Multiple reports published by engineering firms and groups like the Union of Concerned Scientists demonstrated that this Colorado plant would still pollute too much and would cost consumers too much if regulators and the utility chose to keep the plant running past its prime.
Concerns about health dangers associated with coal-fired power plants are not just for Colorado. We should be concerned in Oklahoma, too. This state has six coal-fired power plants, all of which will need to comply with federal safeguards.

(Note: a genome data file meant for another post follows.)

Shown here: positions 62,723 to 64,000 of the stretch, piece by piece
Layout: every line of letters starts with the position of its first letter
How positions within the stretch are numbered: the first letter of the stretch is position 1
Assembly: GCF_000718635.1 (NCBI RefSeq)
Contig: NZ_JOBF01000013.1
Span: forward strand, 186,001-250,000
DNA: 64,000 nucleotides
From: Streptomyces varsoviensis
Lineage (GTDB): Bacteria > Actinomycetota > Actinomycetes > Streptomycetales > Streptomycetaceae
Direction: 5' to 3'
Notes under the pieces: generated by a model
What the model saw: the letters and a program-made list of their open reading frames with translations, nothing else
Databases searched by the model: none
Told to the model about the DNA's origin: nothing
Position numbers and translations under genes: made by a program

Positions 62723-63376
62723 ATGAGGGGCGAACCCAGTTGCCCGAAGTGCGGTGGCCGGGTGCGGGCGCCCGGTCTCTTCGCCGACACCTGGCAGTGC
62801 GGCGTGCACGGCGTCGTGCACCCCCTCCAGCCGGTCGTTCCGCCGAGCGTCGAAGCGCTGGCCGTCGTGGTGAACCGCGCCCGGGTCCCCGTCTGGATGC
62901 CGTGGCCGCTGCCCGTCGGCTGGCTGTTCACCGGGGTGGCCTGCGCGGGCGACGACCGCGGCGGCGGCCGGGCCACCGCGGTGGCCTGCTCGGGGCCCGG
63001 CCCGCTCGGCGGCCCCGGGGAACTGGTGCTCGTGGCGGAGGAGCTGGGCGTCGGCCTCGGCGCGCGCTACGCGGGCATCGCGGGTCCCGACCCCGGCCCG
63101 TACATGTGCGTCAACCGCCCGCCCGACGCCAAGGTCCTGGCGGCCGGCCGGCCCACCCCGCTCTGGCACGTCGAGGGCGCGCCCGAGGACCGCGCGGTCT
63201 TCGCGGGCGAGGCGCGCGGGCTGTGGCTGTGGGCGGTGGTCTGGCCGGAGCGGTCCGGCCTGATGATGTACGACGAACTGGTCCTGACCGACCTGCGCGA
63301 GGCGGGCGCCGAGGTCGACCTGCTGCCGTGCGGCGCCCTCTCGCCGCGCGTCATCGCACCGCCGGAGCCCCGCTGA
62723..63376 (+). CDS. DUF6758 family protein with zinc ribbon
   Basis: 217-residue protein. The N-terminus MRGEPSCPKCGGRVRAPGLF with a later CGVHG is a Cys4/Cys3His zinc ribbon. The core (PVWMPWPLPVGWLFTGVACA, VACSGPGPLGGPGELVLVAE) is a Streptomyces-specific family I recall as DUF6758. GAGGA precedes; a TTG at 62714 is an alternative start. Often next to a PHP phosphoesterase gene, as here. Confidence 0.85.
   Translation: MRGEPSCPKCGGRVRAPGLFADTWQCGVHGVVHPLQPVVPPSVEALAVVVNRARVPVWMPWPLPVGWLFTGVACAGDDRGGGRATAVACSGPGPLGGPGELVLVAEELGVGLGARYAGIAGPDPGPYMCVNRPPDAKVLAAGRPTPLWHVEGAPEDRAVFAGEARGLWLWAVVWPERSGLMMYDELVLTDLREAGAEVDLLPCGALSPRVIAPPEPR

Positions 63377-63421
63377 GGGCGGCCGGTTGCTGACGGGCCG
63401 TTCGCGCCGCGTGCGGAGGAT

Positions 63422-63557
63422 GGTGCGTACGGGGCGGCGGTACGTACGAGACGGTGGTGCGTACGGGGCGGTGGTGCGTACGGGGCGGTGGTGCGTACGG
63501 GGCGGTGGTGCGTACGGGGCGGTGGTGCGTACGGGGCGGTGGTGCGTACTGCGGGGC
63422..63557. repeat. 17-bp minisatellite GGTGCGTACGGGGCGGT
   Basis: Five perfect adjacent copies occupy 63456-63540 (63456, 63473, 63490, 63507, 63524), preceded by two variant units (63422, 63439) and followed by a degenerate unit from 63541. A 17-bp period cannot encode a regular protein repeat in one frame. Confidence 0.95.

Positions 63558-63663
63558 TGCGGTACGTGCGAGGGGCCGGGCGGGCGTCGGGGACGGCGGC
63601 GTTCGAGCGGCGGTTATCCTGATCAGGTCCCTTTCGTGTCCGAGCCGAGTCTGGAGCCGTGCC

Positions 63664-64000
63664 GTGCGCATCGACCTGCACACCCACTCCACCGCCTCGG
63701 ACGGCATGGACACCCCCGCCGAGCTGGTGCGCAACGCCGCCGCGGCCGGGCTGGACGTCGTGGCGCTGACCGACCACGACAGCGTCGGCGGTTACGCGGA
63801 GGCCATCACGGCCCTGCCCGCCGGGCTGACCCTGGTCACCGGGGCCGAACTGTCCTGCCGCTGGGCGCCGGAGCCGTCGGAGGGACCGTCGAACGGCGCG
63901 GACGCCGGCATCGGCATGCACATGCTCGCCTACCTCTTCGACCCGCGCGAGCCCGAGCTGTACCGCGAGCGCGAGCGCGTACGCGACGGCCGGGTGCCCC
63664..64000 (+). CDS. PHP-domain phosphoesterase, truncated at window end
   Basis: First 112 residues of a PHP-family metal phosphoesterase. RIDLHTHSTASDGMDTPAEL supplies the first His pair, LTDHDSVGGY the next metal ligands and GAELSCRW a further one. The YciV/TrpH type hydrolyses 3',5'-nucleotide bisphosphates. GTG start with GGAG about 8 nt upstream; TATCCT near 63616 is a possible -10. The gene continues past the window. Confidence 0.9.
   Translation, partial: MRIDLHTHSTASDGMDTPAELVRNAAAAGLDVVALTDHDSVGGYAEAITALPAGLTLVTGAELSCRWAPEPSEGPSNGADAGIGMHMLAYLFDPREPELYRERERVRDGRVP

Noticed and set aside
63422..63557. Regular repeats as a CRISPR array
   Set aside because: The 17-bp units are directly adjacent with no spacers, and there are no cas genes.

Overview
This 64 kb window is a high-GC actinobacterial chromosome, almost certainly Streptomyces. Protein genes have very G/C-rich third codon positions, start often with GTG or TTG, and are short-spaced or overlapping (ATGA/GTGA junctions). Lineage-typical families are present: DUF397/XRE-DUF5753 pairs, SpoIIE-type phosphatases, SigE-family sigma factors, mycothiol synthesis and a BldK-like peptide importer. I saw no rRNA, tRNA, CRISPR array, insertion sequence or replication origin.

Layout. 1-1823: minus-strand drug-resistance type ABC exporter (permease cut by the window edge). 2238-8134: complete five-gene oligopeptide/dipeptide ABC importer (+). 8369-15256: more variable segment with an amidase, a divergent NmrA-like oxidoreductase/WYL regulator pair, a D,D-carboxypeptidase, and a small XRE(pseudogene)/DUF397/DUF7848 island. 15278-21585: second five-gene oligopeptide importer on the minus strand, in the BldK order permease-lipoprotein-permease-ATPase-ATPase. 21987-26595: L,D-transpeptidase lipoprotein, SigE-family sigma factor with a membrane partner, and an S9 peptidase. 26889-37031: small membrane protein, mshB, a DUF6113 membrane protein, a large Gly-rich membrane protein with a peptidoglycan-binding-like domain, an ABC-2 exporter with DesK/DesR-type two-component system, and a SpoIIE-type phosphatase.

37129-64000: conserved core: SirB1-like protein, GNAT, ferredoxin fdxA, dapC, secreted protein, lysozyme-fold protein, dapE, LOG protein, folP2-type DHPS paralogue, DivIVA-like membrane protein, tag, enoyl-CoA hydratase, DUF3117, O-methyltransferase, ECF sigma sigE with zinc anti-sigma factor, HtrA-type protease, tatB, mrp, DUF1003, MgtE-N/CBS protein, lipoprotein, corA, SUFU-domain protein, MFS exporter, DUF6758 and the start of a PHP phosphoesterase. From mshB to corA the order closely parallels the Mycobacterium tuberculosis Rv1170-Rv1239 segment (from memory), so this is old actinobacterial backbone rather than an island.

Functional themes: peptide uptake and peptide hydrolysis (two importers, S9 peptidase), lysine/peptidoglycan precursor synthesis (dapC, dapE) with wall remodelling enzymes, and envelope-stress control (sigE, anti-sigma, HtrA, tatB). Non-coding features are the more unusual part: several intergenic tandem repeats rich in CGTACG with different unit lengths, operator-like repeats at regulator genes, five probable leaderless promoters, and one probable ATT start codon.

Rather than “throwing more good money after bad” like Colorado Springs did, we need to consider the benefits of retiring and replacing the older and dirtier coal plants with cleaner energy to benefit our local economy.
Scrubbers can reduce emissions, but they can’t eliminate them entirely. Furthermore, there are threats to our air and water associated with the entire life cycle of coal, from the mining to the burning to the disposal of the waste.
Rixmann can continue to focus on the past, but Oklahoma shouldn’t. Coal has not been the best option for powering our state, or the nation, for a long time. Let’s focus on our homegrown resources that promote clean air and a prosperous economy.
—Jody Harlan, Yukon
Harlan is chapter chair of Sierra Club Oklahoma.